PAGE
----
When I found out I was HIV Positive, all I could think about was how different my life would become and how people’s perception of me would change.
At the time, I was getting over a break up and trying to stand on my own two feet. Like most people trying to get over someone, I was questioning everything about myself and every aspect of my life. My self-confidence was already questionable so hearing that I’d tested positive couldn’t come at a worse time.
After getting over the initial shock from the diagnosis, I became very aware that I was still a single man approaching 30. The only way I could describe the feeling was damaged.
I was damaged goods and nobody would want to be with me now.
Perhaps, this was because of my previous ignorance to HIV combined with my low self esteem, but I couldn’t see a way out and certainly couldn’t see a future with someone.
I just assumed that nobody would understand and that even if I did meet someone, it wouldn’t be fair to burden them with the responsibility and reputation of being with a HIV+ partner.
Seven months on, along with a lot of therapy, I can see that, whilst maybe a rational thought at the time, these thoughts are simply unnecessary.
By speaking openly and honestly about my HIV status, with you, friends and potential partners, it removes the possibility of it becoming a taboo subject and gives ME the ownership. I’m sure, as with anything, that people will still judge and talk behind my back, but at the end of the day… who cares?
A great friend of mine gave me some valuable advice:
“In life, you have two options: If you don’t like something, you can change it or accept it.”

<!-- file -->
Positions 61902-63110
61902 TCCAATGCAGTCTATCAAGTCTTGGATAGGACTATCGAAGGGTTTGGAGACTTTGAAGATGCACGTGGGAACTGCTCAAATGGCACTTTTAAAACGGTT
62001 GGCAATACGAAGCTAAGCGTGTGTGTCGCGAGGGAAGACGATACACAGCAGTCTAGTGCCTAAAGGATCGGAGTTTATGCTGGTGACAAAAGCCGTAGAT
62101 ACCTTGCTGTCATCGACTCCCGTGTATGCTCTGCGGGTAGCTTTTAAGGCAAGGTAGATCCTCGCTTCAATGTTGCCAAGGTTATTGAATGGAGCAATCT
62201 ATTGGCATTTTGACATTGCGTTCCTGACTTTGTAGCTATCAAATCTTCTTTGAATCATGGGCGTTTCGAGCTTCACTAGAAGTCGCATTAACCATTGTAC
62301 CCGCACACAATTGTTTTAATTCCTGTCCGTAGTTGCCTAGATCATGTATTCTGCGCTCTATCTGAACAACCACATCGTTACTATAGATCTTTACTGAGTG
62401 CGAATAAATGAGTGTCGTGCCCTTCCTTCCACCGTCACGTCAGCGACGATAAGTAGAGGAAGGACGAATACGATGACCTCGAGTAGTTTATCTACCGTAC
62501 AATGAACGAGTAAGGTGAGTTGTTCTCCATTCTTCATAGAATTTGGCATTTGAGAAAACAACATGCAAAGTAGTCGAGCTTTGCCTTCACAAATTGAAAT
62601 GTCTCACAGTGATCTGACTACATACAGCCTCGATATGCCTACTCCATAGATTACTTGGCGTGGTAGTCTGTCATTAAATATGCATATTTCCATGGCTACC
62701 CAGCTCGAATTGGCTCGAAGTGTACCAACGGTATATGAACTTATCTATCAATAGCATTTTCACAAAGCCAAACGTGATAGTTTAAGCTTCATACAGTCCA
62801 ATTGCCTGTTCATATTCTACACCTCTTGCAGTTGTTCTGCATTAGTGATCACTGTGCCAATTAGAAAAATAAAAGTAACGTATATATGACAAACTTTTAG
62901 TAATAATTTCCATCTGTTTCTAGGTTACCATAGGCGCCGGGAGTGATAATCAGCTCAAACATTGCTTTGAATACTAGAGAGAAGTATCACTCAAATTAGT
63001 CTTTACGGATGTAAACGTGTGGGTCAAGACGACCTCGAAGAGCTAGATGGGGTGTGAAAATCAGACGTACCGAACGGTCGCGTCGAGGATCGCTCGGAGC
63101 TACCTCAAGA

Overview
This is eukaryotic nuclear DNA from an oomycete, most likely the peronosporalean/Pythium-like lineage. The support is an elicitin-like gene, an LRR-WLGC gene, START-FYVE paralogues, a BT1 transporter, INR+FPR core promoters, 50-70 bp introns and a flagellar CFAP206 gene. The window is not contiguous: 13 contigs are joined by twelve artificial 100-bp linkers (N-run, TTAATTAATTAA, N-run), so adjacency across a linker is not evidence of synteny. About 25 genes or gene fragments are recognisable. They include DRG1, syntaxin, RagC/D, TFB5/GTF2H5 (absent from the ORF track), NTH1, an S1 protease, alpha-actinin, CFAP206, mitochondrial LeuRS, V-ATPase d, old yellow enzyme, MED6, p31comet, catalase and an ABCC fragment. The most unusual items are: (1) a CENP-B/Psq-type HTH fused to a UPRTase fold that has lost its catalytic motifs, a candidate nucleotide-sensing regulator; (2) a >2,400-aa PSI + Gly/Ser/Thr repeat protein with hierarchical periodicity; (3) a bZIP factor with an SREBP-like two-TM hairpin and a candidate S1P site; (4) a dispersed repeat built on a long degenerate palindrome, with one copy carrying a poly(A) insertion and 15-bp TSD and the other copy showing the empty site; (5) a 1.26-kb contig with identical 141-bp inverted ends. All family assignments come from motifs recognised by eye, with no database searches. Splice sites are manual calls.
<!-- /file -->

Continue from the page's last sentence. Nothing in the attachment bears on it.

I can’t change it so I’m forced to accept it; and in doing so I have learnt to accept a lot more about myself that I did before.
It is not my responsibly if other people can’t accept me as I am; be that my sexuality, gender, political views or HIV status. As long as I am honest and open, then the responsibility falls to the other person… and if they can’t accept you that is their issue to deal with and not yours.
In my experience, albeit limited at the moment, I have heard nothing but support from friends, family and people I don’t know from all over the world. The perception that no-one will give you the time of day, and that people won’t find you attractive anymore is false. There are going to be people out there that may not be as accepting as I would hope, but it will be down to us to spread the word, open a dialogue and ultimately get rid of the stigma that surrounds HIV.
Yes, I have taken a bit of a knock, but I have learned a lot more about myself and feel a lot stronger for it.
As always, share this blog!
You’d be amazed at how many unassuming people it will help.
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